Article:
Improving quality of life for people living with EB: developing an interdisciplinary network to evaluate requirements and engineering solutions for a second skin technology
Can the discipline of engineering find ways to improve the quality of life for those affected by Epidermolysis Bullosa? This network of engineers, ethics researchers and those with experience and expertise in Epidermolysis Bullosa looks for solutions to make life better.
The majority of the research in health care focuses on the treatment of disease that affect large numbers of people, so that engineering solutions for rare diseases receive less attention. One of these rare diseases is Epidermolysis Bullosa (EB), which is a group of inherited conditions where the skin, or mucous membranes (the lining of the mouth, gut, or eyes, for example), blister with only mild trauma, friction or even spontaneously.
Whilst previous research on Epidermolysis Bullosa has focused on curing the disease via clinical and biomedical methods, this project looks to engineering solutions to make life with Epidermolysis Bullosa better. It seeks to establish a collaborative network to facilitate engagement between engineers and ethics/social scientists from the University of Bristol and service users and carers from the Cure EB charity team to foster mutual understanding through discussing challenges of the daily life with Epidermolysis Bullosa and potential technical solutions to help improve the quality of the life, for people affected by Epidermolysis Bullosa: both patients and carers.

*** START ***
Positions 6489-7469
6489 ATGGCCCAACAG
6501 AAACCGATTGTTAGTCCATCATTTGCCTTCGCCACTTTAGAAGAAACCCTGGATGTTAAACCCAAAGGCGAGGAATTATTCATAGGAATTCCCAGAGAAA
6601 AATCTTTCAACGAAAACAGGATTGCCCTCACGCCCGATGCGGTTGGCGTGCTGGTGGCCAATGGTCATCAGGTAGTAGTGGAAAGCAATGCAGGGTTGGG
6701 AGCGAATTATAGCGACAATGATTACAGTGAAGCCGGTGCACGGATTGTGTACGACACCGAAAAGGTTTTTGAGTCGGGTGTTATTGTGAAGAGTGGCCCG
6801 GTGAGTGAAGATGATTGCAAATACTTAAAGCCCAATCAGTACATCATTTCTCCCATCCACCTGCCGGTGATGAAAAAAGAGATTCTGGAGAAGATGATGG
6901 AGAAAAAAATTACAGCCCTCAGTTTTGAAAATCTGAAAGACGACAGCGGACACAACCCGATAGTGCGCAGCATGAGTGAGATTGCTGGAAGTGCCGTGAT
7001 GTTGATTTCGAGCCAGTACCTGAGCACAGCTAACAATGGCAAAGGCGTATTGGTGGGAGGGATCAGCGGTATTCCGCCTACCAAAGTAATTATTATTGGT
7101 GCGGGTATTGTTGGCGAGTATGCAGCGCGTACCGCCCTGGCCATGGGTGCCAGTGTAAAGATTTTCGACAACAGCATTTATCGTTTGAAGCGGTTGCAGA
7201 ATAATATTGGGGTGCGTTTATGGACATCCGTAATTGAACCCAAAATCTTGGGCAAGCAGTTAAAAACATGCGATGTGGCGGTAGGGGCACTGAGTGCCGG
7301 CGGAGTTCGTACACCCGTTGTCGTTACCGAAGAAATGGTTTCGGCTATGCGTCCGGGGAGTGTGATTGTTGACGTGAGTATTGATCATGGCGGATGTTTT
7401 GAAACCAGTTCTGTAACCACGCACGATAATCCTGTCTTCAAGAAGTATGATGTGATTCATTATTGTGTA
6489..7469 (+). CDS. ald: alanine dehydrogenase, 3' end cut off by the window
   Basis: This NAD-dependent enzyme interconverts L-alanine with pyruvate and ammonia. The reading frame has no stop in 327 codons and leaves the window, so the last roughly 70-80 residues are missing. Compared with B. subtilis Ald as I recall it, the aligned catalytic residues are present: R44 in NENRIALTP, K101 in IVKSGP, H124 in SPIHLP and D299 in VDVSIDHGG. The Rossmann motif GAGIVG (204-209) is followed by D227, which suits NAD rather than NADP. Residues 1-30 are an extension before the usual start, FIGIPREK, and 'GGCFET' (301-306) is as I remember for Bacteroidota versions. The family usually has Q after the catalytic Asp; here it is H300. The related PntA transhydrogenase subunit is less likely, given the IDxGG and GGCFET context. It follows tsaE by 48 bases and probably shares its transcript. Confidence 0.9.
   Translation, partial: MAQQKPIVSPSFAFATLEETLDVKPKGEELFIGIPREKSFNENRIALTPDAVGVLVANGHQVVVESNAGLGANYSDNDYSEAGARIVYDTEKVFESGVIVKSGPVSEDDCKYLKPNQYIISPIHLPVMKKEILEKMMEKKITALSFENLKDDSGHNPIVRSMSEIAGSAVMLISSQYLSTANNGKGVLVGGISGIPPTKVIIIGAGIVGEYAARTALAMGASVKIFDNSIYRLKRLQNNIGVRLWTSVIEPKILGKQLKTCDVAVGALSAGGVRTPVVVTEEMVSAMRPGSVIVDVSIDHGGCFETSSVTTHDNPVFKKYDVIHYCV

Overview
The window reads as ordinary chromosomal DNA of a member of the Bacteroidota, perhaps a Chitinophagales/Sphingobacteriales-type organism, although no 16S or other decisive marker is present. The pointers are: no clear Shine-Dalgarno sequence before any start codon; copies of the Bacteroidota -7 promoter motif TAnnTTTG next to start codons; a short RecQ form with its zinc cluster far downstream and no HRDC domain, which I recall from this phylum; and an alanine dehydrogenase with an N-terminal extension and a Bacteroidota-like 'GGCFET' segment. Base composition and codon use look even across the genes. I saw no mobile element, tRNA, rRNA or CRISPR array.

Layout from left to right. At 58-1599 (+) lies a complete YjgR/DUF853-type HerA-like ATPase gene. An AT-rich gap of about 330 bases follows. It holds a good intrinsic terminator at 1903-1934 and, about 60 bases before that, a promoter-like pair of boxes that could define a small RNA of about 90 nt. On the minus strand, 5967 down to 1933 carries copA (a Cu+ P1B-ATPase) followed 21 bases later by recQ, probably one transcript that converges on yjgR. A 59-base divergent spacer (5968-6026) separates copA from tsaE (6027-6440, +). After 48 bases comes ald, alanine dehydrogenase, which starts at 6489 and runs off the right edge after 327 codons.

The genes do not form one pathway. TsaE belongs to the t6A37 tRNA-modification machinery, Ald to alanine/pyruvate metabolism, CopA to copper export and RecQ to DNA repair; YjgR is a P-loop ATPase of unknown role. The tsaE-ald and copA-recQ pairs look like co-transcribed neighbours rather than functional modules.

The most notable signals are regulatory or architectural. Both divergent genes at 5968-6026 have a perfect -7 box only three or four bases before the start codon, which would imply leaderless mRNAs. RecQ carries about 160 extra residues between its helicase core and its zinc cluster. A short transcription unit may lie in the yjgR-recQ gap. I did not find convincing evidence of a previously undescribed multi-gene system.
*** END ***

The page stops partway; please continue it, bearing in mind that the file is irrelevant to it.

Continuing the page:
This network will enable the engineering team to share ideas about how they might be able to develop technologies to help members of the Epidermolysis Bullosa support group. Together they will develop a mutual language, map possible solutions as a network with user experience at the forefront of the conversation and test concepts with an illustrative narration.
Who are the team and what do they bring?
- Dr Mohammad Naghavi Zadeh (Engineering & Economics, University of Bristol) has expertise in mechanical structures.
- Dr Mari-Rose Kennedy (Bristol Medical School, University of Bristol) has expertise in social science and medical ethics knowledge.
- Prof Jonathan Rossiter (Engineering, University of Bristol) has expertise in soft robotics.
- Prof Fabrizio Scarpa (Engineering, University of Bristol) has expertise in material science.
- Sharmila Nikapota and Elizabeth Clark (Cure EB) have expertise and experience of living with Epidermolysis Bullosa and valuable insights into the daily life and challenges of Epidermolysis Bullosa patients and carers. They are able to advise on the user experience and social impact of proposed solutions.